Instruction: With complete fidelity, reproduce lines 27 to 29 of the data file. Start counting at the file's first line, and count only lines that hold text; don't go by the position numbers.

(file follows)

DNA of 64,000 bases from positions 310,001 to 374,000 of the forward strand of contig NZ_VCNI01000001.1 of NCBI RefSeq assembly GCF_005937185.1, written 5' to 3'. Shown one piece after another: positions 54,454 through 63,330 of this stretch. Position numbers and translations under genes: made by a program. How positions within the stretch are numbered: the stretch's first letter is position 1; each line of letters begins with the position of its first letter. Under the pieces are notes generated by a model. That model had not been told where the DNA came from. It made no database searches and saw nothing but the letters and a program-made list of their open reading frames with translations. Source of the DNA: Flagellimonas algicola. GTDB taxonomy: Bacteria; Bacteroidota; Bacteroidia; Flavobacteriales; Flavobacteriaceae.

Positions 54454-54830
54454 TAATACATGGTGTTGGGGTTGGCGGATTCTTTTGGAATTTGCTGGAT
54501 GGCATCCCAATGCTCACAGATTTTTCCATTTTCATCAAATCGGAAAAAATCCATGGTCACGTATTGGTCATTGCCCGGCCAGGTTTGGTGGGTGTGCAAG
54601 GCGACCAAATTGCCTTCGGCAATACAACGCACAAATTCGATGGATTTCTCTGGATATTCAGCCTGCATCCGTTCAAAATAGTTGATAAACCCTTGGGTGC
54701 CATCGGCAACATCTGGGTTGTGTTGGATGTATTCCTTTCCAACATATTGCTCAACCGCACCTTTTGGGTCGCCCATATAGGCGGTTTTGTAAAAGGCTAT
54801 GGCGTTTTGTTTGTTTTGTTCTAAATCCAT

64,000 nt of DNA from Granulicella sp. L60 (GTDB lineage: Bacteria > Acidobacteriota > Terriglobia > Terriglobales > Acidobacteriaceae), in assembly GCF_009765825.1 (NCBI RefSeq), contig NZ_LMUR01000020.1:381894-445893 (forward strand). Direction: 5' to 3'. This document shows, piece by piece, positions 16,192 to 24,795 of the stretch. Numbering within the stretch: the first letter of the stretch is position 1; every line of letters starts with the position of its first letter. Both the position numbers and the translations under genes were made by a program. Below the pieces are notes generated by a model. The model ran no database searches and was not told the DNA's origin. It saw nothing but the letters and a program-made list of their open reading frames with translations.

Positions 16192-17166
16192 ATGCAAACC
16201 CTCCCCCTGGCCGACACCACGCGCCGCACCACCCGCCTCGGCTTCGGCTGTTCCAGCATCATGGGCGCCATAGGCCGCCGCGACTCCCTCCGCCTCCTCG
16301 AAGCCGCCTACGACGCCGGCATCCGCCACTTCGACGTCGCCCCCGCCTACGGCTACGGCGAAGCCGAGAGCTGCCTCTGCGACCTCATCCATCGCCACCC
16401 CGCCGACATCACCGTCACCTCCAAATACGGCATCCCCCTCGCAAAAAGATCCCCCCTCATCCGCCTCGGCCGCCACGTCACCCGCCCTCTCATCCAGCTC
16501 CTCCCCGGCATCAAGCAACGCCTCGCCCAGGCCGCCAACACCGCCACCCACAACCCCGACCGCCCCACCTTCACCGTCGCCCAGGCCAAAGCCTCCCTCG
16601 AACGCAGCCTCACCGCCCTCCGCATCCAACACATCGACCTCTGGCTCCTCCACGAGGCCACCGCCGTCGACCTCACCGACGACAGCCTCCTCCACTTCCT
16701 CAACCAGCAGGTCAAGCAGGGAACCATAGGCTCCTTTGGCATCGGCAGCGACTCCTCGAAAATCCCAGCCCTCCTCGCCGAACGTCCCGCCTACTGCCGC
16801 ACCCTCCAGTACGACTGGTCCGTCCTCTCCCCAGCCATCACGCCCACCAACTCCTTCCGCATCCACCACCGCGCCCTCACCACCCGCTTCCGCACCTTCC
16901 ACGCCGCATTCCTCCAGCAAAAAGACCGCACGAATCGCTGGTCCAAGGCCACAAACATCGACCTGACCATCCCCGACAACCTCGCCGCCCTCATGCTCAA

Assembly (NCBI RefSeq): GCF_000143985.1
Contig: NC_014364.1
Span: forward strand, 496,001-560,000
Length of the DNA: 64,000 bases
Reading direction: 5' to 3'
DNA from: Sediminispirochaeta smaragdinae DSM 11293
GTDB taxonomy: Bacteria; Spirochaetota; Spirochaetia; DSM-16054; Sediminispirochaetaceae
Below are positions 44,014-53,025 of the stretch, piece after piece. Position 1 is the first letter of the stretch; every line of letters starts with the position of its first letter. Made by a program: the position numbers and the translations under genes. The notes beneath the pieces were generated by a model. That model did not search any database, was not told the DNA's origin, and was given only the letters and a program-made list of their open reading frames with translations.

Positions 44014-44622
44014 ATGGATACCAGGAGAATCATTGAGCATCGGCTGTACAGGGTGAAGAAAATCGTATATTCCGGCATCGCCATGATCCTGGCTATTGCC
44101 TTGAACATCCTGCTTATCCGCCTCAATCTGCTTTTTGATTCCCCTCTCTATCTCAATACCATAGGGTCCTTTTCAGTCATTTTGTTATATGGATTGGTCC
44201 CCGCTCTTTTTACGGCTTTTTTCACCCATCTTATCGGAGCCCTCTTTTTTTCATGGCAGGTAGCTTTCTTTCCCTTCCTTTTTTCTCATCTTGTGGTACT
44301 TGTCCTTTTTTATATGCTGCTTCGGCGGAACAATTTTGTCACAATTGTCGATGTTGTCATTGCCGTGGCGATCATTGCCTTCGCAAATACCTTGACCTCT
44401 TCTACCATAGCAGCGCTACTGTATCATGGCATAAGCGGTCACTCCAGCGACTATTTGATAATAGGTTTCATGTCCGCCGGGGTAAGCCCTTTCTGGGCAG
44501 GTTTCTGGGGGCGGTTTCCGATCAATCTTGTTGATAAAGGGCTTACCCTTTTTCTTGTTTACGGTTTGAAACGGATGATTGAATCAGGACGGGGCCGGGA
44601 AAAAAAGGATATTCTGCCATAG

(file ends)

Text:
Positions 44014-44622
44014 ATGGATACCAGGAGAATCATTGAGCATCGGCTGTACAGGGTGAAGAAAATCGTATATTCCGGCATCGCCATGATCCTGGCTATTGCC
44101 TTGAACATCCTGCTTATCCGCCTCAATCTGCTTTTTGATTCCCCTCTCTATCTCAATACCATAGGGTCCTTTTCAGTCATTTTGTTATATGGATTGGTCC